Will conservatives vote for John McCain?

Pundits on the right debate whether to vote for the presumptive Republican nominee, and whether his loss would ultimately be better for the party.

Published February 8, 2008 8:12PM (EST)

With Mitt Romney's departure from the Republican presidential race yesterday, it's clear that John McCain is all but his party's nominee. While McCain has had a history of poor relations with some of the more conservative members of the party, some prominent conservatives are quickly accommodating themselves to McCain, and exhorting their ideological allies to do so as well. But others favor self-immolation for the greater good, and are suggesting that conservatives should stay home in November or even vote for the Democratic candidate; their argument is that a short-term Republican loss will mean long-term conservative gains.

In a column Wednesday in the Washington Times, conservative columnist Tony Blankley suggests that he's considering whether it might not be better for the Republican Party's future if conservatives stayed at home this fall instead of voting for McCain. Blankley states that hardcore conservatives gained dominance over the Republican Party in the wake of Barry Goldwater's doomed 1964 presidential bid. They won the future by losing the present, and by refusing to give in to the more moderate members of their party, such as George Romney, Mitt's father. Blankley asks, "If conservatives sit on our hands this November as moderates did 44 years ago, will we marginalize ourselves within the party (as the old Romney moderates did)? Or will we be saving the party for the grand old cause?" While Blankley is not ready just yet to commit to voter suicide, apparently some other Republicans are.

Ann Coulter fumed about McCain's nomination in a column Thursday, presenting the upcoming election in these stark terms: "If Hillary is elected president, we'll have a four-year disaster, with Republicans ferociously opposing her, followed by Republicans zooming back into power, as we did in 1980 and 1994, and 2000. (I also predict more Oval Office incidents with female interns.) If McCain is elected president, we'll have a four-year disaster, with the Republicans in Congress co-opted by 'our' president, followed by 30 years of Democratic rule."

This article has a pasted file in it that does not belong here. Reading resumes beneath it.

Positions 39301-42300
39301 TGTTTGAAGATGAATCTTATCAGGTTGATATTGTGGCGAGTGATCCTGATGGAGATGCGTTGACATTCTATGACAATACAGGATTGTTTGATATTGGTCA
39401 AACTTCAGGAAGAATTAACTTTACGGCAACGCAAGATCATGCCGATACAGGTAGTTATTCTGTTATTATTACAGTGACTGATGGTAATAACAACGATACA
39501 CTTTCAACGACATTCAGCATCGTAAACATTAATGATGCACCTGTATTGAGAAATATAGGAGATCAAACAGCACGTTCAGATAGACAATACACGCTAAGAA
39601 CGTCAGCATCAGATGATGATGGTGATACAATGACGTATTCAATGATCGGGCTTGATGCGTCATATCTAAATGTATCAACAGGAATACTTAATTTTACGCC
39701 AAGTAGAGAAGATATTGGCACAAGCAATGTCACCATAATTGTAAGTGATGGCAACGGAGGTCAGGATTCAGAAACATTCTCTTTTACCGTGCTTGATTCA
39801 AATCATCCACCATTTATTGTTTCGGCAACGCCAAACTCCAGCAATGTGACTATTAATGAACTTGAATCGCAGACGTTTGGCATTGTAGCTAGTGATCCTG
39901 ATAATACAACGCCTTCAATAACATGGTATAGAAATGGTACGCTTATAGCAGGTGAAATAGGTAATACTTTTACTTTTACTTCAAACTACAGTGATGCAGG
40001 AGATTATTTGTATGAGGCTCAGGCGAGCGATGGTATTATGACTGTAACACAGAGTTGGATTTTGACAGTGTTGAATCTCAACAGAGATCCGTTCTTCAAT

Rush Limbaugh is also lamenting the McCain nomination. On Wednesday, he responded to a caller to his radio show who said they were considering a write-in vote in November by saying, "That is clearly an option. The write-in is clearly an option. It's clearly permitted. Whether it will be counted is another thing."

However, the Wall Street Journal's Daniel Henninger wants to stop all this talk about Republican political suicide. In an Op-Ed published Thursday, he wrote, "There are reasons, though, why a principled political retreat won't make conservative prospects better. The point of a principled retreat would be to rediscover coherence amid doctrinal confusion. The exact opposite is likely to happen."

Also on Thursday, the New York Post -- which had already endorsed McCain -- exhorted its readers to buck up and support the presumptive nominee. In an editorial, the Post said, "John McCain may never win the presidency of the American Conservative Union -- but he's no Nelson Rockefeller, either. He may be just what is needed to attract the independents needed to keep the Democrats out of the White House -- and the true believers at CPAC would do well to keep that in mind."

By Vincent Rossmeier

Vincent Rossmeier is an editorial assistant at Salon.

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2008 Elections Ann Coulter John Mccain R-ariz. Rush Limbaugh